A reflective piece from a youth who presented TFG in Jakarta. Oct 2018

Faculty of Public Health, University Indonesia. 2018.

Age does not determine one’s power when it comes to advocacy and spreading knowledge : Read Jancy’s reflection, 17 year old student.

“I was given the chance to present to a group of university students, aged between 20-23 years old. Being only 17 and only studying in high school, I was not sure how seriously they would take my presentation or how much impact I could bring. I was hesitant and unconfident at the start. However, as I watched Emma, another girl who was on the trip with us, presenting, I suddenly realised that age did not matter. Emma was only a year older than me, yet she had given such a good speech to grasp the attention of the students. I noticed that what had allowed Emma to effectively deliver her message, was her courage and her passion in conveying what she had felt strongly about. In the end, whether we are younger than the audience we are targeting or not, it doesn’t matter. What is important, is our passion and conviction when it comes down to sharing. This inspired and motivated me to be more confident in my presentation. As I presented again at the University of Indonesia, I made sure that my words came from my heart and not from the script I had prepared.”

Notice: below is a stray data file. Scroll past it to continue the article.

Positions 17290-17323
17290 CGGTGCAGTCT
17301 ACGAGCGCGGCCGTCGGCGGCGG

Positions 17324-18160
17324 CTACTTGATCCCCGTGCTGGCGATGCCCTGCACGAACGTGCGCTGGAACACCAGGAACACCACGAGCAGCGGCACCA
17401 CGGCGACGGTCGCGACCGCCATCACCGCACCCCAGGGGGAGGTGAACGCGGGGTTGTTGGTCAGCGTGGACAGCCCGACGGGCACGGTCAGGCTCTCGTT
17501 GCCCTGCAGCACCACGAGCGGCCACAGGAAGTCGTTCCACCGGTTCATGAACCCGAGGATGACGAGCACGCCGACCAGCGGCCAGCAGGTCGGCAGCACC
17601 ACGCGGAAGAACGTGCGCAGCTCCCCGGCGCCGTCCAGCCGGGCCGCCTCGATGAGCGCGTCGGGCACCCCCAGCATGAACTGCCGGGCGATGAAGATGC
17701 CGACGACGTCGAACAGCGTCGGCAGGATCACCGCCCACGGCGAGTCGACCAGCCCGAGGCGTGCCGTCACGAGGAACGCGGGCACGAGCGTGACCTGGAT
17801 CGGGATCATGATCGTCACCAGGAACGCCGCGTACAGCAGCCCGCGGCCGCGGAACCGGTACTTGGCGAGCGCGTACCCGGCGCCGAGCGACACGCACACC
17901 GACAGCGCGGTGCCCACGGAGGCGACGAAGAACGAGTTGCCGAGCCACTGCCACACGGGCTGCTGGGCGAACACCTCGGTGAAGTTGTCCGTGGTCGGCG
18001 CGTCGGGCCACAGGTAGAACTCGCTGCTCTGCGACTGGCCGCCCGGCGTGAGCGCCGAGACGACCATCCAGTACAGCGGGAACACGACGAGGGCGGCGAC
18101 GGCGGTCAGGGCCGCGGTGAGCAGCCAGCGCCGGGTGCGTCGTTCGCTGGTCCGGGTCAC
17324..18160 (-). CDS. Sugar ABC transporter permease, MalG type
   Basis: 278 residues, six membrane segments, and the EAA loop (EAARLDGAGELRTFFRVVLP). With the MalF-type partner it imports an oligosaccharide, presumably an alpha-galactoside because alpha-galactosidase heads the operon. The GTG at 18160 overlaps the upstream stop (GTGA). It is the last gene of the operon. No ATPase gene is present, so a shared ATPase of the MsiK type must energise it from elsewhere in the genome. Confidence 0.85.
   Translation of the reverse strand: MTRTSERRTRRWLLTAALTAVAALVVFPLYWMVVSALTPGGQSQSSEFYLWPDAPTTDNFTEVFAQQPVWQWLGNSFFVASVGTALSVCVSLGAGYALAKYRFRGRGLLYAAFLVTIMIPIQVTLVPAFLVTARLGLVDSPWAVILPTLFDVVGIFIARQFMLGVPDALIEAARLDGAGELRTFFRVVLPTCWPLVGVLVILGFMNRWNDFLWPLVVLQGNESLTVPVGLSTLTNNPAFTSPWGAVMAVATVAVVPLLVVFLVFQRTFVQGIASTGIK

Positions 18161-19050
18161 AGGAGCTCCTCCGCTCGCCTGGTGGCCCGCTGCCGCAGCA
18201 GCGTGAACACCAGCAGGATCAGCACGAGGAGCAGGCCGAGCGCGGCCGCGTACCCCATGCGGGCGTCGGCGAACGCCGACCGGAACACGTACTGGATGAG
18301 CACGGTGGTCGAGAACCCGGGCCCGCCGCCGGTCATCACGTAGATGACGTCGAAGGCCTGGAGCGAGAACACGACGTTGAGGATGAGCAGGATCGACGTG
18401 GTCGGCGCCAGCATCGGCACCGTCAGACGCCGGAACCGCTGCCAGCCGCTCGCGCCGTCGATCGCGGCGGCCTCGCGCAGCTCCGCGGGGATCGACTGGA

“Following this, we had another workshop for kindergarten teachers, at a kindergarten in Bogor. This time, it was teachers we were presenting to. The same however, applies. Age didn’t matter. Regardless of the fact that whom we were presenting to were older than we were, it didn’t change their desire to learn or our desire to share our thoughts and knowledge. I have come to understand that so long as we are passionately pursuing something, that is all that matters. Passion brings people further and passion also connects people.

“Stepping out of my comfort zone and presenting in front of a large group of people has taught me that sometimes it takes courage and a leap of faith to do what we might think is impossible or difficult, to realise that it is actually much simpler and more fulfilling than we think it is.”

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HN Koong

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